Any signal can be used as a bridge. We use clickers in dog training because they are cheap, easy to use, and distinct. Many marine mammal and pinniped trainers use whistles, as the sound carries through the water and leaves their hands free to handle training tools or deliver fish. Advanced animals can be transitioned to a verbal bridge such as “yes” or “good” for known behaviors. Verbal markers aren’t recommended for novice trainers or animals as they are less distinct and precise than a mechanical signal, but can be helpful for more advanced teams in certain situations.

Bridges do not have to be auditory. I use a “thumbs up” signal for my dogs, and we oftentimes use this same signal for deaf dogs in our program. A flash of light or the vibration of a collar could also serve the same purpose. Many of the animals at Shedd were conditioned to a tactile bridge, where the trainer would pat the sea lion or dolphin on their side in a specific way to mark the behavior they liked.

Whatever bridging stimulus you decide to use, Ken emphasized that it’s important for it to be distinct and easy to replicate. It should serve no other purpose in the animal’s environment.

So, why use a marker signal at all? What makes the clicker or whistle so powerful?

Marker signals allow trainers to be accurate and precise. By clicking or whistling at the exact moment your animal performs the correct behavior, you can help him to learn more quickly exactly what it is you like. It’s often difficult or even impossible to deliver a food reward or secondary reinforcer to the animal at the precise instant he does what you want, but by using a marker we can still communicate to him exactly what earned that reward.

Furthermore, the bridge can be transferred from trainer to trainer easily, allowing a wider variety of trainers to work with one animal. When an animal understands to listen, watch, or feel for the bridging stimulus, he concentrates more fully on the task at hand instead of focusing on the food or other reward.

Novice trainers often worry that they will need to carry a clicker with them for the rest of their dog’s life. Nonsense! The clicker allows us to teach your dog more quickly and easily. It’s simply another teaching tool. Once your dog understands the behavior, it’s easy to fade the clicker.

What bridging signals do you use to train your dog? Do you use different signals in different environments? Please share your experiences in the comments section below!

Calming Aids: Thundershirts and Anxiety Wraps

Pressure is calming. We know this: we swaddle infants, use weighted vests for children with autism, and hug grieving friends tightly. Cattle are loaded into squeeze chutes for ease of medical care, and fractious cats are wrapped tightly in towels for grooming or vet procedures.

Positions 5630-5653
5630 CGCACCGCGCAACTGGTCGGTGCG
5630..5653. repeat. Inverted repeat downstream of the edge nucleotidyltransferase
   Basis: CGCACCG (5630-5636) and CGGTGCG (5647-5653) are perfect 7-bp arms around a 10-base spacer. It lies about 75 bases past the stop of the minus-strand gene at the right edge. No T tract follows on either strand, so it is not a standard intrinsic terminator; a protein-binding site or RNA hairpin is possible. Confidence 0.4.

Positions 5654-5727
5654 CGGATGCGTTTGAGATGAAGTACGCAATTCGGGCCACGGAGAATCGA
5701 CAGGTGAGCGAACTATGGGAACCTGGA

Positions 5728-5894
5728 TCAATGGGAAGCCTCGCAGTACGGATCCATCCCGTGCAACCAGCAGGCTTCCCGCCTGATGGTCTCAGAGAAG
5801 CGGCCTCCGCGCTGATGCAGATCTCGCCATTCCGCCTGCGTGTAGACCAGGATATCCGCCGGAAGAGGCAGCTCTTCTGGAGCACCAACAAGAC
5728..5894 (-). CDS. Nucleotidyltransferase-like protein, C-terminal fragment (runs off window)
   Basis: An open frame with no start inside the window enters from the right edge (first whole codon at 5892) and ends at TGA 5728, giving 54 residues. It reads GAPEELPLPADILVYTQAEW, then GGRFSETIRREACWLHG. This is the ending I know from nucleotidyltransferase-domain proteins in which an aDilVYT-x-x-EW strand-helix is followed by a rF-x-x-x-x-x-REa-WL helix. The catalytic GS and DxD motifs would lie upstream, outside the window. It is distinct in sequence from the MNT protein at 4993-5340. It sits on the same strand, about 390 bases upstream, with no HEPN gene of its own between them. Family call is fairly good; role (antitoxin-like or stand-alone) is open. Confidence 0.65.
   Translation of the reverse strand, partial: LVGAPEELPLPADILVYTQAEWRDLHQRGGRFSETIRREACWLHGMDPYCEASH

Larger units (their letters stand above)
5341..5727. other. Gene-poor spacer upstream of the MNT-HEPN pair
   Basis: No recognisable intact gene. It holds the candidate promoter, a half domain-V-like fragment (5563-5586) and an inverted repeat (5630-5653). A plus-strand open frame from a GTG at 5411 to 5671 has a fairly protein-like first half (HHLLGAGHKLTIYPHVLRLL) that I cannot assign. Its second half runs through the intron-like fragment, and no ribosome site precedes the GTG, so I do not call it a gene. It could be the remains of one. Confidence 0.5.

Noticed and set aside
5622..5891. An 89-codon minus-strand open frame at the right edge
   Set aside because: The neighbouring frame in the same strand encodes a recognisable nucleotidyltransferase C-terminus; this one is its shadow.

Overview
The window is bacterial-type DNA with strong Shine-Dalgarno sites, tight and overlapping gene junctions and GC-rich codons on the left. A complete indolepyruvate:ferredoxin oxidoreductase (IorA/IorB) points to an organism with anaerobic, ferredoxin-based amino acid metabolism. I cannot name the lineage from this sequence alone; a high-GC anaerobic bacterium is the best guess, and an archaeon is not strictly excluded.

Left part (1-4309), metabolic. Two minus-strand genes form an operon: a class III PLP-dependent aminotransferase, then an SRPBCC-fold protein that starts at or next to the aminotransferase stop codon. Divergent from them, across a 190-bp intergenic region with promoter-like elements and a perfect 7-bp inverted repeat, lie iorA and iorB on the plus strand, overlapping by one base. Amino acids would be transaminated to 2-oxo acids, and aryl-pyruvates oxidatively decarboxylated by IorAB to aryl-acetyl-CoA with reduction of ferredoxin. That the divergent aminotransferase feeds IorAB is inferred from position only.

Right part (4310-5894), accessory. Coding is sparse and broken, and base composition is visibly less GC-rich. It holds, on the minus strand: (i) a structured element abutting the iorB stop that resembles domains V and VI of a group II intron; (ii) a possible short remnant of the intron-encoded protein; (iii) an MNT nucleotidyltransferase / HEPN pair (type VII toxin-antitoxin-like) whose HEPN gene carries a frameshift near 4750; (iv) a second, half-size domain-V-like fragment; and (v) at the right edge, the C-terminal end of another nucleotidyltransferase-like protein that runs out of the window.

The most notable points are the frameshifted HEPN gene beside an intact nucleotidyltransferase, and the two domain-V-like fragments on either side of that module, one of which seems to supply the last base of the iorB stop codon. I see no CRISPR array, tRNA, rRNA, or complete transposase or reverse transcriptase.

Pressure can be calming for our dogs too. Slow, deep strokes calm most dogs down while quick, light pats are more likely to amp them up. There are several different commercial garments available that claim to calm stressed, anxious, and fearful dogs. The two most common are the Thundershirt and the Anxiety Wrap.

Photo by Emily Penguin (note: this shirt is fit quite loosely, and should be adjusted more snugly for better effectiveness)

While there is little to no published research regarding the efficacy of these garments, anecdotal evidence suggests that they may be helpful for some dogs. That said, they will not (and should not) replace appropriate behavior modification or medication for severe anxiety. In addition, they do not work for every dog, and may actually make some dogs more upset.

It’s important when introducing any body wrap to observe your dog carefully. Be aware of the difference between a relaxed dog and one who has shut down. Some clients will report success, thinking that because their dog is lying down and not moving he has become less anxious. However, upon examining his body language we often realize that the dog is still just as uncomfortable, but feels inhibited by the new sensation of pressure on his torso and thus is unwilling to move.

Not sure whether your dog would benefit from one of these wraps? Try dressing him in a snug t-shirt, and observe his reactions. If he seems comfortable in the t-shirt, he will likely do well with the wrap as well. The Thundershirt has a money-back guarantee, so if it stresses your dog you can return it to the store you purchased it from for a full refund. Make sure to try it on first when your dog is calm and relaxed, since you will not be able to accurately gauge your dog’s reaction to it during a stress-inducing situation.

If a Thundershirt or Anxiety Wrap appears to help your dog, remember to use it regularly during pleasant, stress-free times so that your dog does not come to associate its use with aversive events. If you use the Thundershirt for car anxiety, for example, make sure to have your dog wear it occasionally when he is working on a stuffed Kong toy at home, or he will learn that it always predicts frightening car experiences and may begin to dislike it.

Have you ever used a shirt or wrap for your dog? What were your experiences? Please share your stories in the comments section below!